When something goes wrong, and you repair the metadata, the repaired result is written to lvol0_pmspare, and you can then verify that the result makes sense and apply it.

  9. johnsimcall

    Rich, I’d like to try this out. How did you go about getting the RPMs installed. Are you using Fedora 20, or an alpha release?

    • rich

      You can use the packages in F20 or Rawhide. They are effectively at the same upstream version, so it doesn’t appear to matter which you use.

      To enable Rawhide, install the fedora-release-rawhide package and install what you need by doing:

      yum --enablerepo=rawhide install lvm2 device-mapper
      
  10. OERNii

    Thank you so much for this. I’ve been searching for docs on dm-cache for a long time.

    I’ve got it running on RHEL7rc btw.

    • OERNii

      One other thing: I createted a snapshot on vg_guests/testoriginlv and the whole cache somehow collapsed.

      • rich

        That doesn’t surprise me much, but you may want to file a bug about it so the LVM developers can add some code to disallow this case.

      • It also seems to collapse on creating a snapshot on the cached lvm. That is: about 2 hours after creating and removing a snapshot on cached var the system started to generate massive amounts of funky errors and would not boot afterwards. All of this on CentOS 7, not good this! :(

        Thankfully with the help of cache_repair and friends the damage was minimal, but there was damage.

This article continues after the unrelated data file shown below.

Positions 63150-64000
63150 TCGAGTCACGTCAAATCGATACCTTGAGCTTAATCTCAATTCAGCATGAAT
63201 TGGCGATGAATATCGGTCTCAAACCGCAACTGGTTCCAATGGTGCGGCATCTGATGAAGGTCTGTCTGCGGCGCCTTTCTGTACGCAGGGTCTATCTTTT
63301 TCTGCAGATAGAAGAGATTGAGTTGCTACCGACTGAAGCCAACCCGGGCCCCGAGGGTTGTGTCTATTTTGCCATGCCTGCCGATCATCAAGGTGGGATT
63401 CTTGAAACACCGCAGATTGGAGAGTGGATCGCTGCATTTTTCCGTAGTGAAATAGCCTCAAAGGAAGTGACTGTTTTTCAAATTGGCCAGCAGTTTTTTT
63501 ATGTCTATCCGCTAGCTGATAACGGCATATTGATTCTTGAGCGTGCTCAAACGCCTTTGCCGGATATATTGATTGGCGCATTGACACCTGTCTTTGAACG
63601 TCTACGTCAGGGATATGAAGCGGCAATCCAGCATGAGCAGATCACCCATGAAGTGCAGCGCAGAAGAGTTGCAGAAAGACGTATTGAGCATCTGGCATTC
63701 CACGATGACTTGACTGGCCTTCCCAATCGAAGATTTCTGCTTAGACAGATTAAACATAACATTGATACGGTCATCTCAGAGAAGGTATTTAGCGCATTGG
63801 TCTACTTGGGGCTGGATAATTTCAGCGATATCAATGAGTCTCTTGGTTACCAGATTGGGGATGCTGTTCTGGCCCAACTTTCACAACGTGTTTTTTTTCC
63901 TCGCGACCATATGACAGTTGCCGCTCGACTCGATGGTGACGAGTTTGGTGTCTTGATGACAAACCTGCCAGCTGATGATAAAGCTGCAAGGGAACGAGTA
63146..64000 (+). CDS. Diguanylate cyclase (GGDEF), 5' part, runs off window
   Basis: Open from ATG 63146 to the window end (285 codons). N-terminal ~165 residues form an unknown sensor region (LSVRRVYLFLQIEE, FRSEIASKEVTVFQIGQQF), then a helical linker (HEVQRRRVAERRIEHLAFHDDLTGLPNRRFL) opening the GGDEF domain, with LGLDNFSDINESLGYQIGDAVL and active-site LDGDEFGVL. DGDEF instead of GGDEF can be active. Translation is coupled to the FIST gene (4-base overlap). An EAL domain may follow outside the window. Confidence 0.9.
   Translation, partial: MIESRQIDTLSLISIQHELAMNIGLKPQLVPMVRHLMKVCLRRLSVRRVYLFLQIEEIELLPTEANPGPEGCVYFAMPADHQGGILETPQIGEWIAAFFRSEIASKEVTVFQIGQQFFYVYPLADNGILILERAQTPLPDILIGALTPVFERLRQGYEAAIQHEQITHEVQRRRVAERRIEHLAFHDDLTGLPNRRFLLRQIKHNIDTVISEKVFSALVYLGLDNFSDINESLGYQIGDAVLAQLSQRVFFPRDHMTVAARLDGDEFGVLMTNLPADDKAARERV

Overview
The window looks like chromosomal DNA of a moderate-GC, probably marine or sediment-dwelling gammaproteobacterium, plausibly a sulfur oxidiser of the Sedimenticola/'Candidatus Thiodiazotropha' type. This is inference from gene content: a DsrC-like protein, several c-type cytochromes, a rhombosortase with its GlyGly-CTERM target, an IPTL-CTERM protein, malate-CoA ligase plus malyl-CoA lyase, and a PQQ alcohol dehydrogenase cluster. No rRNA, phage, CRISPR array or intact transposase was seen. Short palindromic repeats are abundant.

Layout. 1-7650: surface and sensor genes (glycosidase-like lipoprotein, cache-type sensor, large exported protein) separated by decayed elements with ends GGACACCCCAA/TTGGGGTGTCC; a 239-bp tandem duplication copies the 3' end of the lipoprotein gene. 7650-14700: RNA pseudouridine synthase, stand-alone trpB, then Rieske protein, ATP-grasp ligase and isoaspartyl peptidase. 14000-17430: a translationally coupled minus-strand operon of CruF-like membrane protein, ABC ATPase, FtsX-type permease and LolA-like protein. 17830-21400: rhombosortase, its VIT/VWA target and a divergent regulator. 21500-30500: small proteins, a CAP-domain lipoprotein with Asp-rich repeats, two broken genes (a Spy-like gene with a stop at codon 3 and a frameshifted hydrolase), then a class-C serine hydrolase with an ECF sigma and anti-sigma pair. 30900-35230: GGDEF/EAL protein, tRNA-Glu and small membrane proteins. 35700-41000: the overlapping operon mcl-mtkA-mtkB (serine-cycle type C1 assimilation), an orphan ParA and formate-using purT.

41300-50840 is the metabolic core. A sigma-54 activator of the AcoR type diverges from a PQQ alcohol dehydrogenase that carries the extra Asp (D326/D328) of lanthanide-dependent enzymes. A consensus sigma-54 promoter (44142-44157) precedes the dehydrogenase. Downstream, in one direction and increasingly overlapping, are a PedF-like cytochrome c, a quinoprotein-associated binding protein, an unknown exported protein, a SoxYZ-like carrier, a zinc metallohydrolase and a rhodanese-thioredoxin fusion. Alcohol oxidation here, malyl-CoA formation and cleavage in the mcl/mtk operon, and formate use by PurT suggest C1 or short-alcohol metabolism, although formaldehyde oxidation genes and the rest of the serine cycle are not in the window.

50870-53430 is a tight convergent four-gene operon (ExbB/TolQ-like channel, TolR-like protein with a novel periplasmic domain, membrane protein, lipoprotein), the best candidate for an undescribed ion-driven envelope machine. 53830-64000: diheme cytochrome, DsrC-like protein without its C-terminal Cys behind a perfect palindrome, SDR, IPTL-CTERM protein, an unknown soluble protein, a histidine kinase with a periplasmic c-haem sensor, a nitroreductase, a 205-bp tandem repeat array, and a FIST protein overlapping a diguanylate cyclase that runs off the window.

• rich

        In case it’s not clear, I think the feature is far from ready for prime-time, especially on CentOS.

      • I know, now :)

        But on the other hand, I just switched to rsync for var. Works for me. And from what I’ve seen backing up var (lots and lots of tiny files) went from 7+ hours the first time, to just about 4 hours the second time with noticable less I/O wait. That is better then flashcache which seems a bit more mature.

        FYI all of this is just on my hobby server in my spare time :) @work we will soon switch to SSD only in RAID1.

  11. Pingback: Cluster performance: baseline testing | Richard WM Jones

  12. Giorgos

    I created my cache pool with –cachemode writethrough, but according to dmsetup status, it is running in writeback mode. Is it supposed to work like that?

    • rich

      I’ve no idea. However here is my dmsetup status:

      vg_guests-lv_cache_cdata: 0 419430400 linear 
      vg_guests-lv_cache_cmeta: 0 2097152 linear 
      vg_guests-libvirt--images: 0 1677721600 linear 
      vg_guests-testorigin: 0 1677721600 cache 8 20301/262144 64 151/6553600 215 524414 66 522009 0 0 0 1 writeback 2 migration_threshold 2048 mq 10 random_threshold 4 sequential_threshold 512 discard_promote_adjustment 1 read_promote_adjustment 4 write_promote_adjustment 8
      vg_guests-testorigin_corig: 0 1677721600 linear 
      

      What does writeback 2 mean?

  13. Andre

    I am afraid that cache-pool is still not available on CentOS 6. COuld you confirm that? Which distro are you using?

  14. Hi,
    I’m doing this on a CentOS 7 machine.
    The cached LV can be created, but it always set to inactive after reboot, and thus can’t be mounted automatically via /etc/fstab.
    Did you have such problems?

  15. I wrote a small tool for making parts of this process easier: https://github.com/larsks/lvcache

    This permits you to, for example, run “lvcache create myvg/mylv”, and it will create the cache LV (as a configureable percent of the size of the origin LV), the metadata LV, create the cache pool, and attach it to the origin device.

  16. Andre

    How would you compare this feature to BCACHE which, I believe, is also native for CentOS 7?